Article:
External compression of failing heart: artificial cardiomyoplasty

Artificial muscle technology has allowed the construction of a bi-ventricular assist device (BiVAD) that is able to restore ventricular pumping function through external compression. Current ventricular assist devices (VADs) are pneumatic/rotary pulsatile pumps based on non-compliant chamber into which the blood is forced, or magnetically suspended propellers that generate continuous flow once placed into the blood stream [14]. Pulsatile pumps are heavy which could causes surrounding tissue damage, have extensive thrombogenic surfaces exposed to blood making anticoagulant therapy mandatory and are associate with a high incidence of life-threatening infections [18]. Continuous flow pumps are associated with fewer complications than pulsatile ones because they are smaller with less thrombogenic surface exposed to blood, but can be used only to assist the left circulation [14]. None of these devices is able to assist both ventricles, which means that if the patient needs biventricular assistance, two pumps have to be implanted. External ventricular compression provided by cardiomyoplasty is the most physiological way to improve pump function in a diseased heart, particularly in cases of dilated cardiopathy [19, 20]. Any device able to reproduce external cardiac compression (artificial cardiomyoplasty) could potentially overcome the drawbacks of the existing VADs.

The BiVAD consists of Nitinol wires woven in aradimic tissue and connected to a carbon fibre skeleton that reproduces the mechanical function of the interventricular septum (fig. 3). Wire contraction induces the shortening of the aramidic tissue that compresses the ventricles. Increasing the contact surface permits a redistribution of the strength over a larger surface avoiding organ injury. The skeleton enables an asymmetrical operation between left and right ventricle. The number of wires and the amplitude of pumping movement changes according to the severity of right and left heart failure. Each ventricular assist device can be arranged with 1 to 5 separate levels of wires modulating the compressing force. An electronic control unit activates wire contraction in a dedicated mode for each ventricle. The total power consumption of the device is 10W. This device has been tested in a bench model of diseased heart [21] and provided 12% improvement of left ventricular ejection fraction and up to 20% improvement in right ventricular function. Like human muscle fibre, the force of contraction increases when the preload increases following the Frank-Starling law.

The key advantages of artificial cardiomyoplasty could be summarised as follow:

1) The absence of blood exposed thrombogenic surfaces makes the anticoagulant therapy unnecessary avoiding bleeding and embolic events.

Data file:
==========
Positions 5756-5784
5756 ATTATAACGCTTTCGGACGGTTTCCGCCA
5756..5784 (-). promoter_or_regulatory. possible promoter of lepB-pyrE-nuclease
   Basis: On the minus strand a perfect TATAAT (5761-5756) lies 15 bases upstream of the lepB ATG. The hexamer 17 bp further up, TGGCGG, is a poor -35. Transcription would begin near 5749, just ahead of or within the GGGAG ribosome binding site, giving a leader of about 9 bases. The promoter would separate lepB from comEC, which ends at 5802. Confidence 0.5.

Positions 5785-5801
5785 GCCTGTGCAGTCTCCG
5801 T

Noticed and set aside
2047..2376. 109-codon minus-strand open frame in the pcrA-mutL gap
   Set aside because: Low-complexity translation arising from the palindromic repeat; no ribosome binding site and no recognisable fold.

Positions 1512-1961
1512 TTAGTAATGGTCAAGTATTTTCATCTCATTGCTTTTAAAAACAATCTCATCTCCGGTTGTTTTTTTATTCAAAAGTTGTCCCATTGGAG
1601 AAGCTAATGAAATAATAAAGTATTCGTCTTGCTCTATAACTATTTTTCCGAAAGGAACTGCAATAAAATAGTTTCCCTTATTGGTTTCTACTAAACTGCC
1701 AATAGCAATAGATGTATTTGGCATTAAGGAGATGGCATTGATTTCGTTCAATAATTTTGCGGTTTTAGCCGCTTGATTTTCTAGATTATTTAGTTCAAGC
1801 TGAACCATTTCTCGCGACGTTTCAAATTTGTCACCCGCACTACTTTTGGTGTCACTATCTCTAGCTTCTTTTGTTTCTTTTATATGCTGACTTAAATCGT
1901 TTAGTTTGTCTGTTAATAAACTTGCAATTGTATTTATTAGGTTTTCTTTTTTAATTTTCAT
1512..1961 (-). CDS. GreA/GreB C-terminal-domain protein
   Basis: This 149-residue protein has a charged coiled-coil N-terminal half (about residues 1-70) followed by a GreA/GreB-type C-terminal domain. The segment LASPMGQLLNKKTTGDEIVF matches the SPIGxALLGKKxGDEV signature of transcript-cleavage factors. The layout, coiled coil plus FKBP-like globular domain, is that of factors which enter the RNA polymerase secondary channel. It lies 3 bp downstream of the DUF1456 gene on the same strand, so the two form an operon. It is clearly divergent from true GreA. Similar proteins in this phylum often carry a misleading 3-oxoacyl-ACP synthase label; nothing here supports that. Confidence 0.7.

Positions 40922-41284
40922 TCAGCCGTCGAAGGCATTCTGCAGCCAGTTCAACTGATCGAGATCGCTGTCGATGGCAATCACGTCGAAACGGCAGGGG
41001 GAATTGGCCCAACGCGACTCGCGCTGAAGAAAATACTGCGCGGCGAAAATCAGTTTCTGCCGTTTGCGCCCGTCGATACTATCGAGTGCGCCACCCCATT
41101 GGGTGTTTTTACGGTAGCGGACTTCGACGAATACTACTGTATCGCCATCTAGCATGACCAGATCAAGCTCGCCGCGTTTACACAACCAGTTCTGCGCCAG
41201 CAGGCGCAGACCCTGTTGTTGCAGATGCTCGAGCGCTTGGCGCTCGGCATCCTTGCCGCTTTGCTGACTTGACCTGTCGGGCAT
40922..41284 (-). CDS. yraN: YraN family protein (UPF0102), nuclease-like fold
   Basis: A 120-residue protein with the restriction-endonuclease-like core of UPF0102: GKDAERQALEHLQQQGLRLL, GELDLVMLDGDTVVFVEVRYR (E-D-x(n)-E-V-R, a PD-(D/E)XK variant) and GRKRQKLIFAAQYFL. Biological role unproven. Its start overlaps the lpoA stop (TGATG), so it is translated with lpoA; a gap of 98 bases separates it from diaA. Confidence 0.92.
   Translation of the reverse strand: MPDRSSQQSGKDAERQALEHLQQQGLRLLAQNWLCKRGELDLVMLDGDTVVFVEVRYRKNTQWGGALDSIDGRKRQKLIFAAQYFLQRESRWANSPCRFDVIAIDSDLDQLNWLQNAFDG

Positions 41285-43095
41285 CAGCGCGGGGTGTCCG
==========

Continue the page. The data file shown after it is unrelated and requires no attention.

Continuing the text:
2) One device provides independent compression of the right and left ventricle. The control unit can modulate compression force, compression rate and ejection fraction of each ventricle independently, providing the most compliant cardiac assist device ever developed.

3) It is easy to implant and does not require cardiopulmonary bypass in contrast to all other VADs.

4) In case it fails, the residual ventricular function is not affected as would happen if a continuous axial flow pump stopped working, where the equivalent of severe aortic regurgitation arises.

The First planned application of the BiVAD is to help the weaning from extracorporal circulation in paediatric patients with congenital heart disease as an alternative to more invasive Extra Corporal Membrane Oxigenator treatment.

Artificial sphincters and peristaltic conduits

Artificial urinary sphincter

Urinary incontinence is a common and often embarrassing problem and is due to functional impairment of muscles and nerves that help to hold or release urine. Treatment of urinary incontinence depends on severity and the degree of response to a particular treatment. For patients with mild symptoms there are a variety of treatments ranging from pads, exercises to strengthen pelvic floor muscles and pessaries. Anti-cholinergic and Alpha-adrenergic drugs such as pseudoephedrine may be prescribed for advanced incontinence. For patients suffering from more severe symptoms hormone replacement therapy is sometimes prescribed together with anti-depressants and in case of severe incontinence, surgery is necessary. The surgical approach consists of constructing sub-urethral slings from existing muscles, or implantation of an artificial urinary sphincter [14]. For over 30 years, physicians worldwide have implanted the AMS 800 device in more than 100,000 men as a treatment for stress urinary incontinence due to prostatectomy. The AMS 800 is an implantable, fluid-filled, solid silicone elastomeric device used to treat incontinence arising after radical prostatectomy. The system simulates normal sphincter function by opening and closing the urethra, under patient control. The patient opens the sphincter using a remote control following the natural stimulus. However, there are a number of drawbacks including the need for frequent mechanical revisions, strict patient selection, optimal preoperative bladder management and regular follow-ups. Even when these criteria are respected, successful outcomes are regarded as low. In a variety of studies revision of the device occurred on average in 39% of patients, urethral erosion in 5%, infection in 3%, and mechanical failure in 15% [15].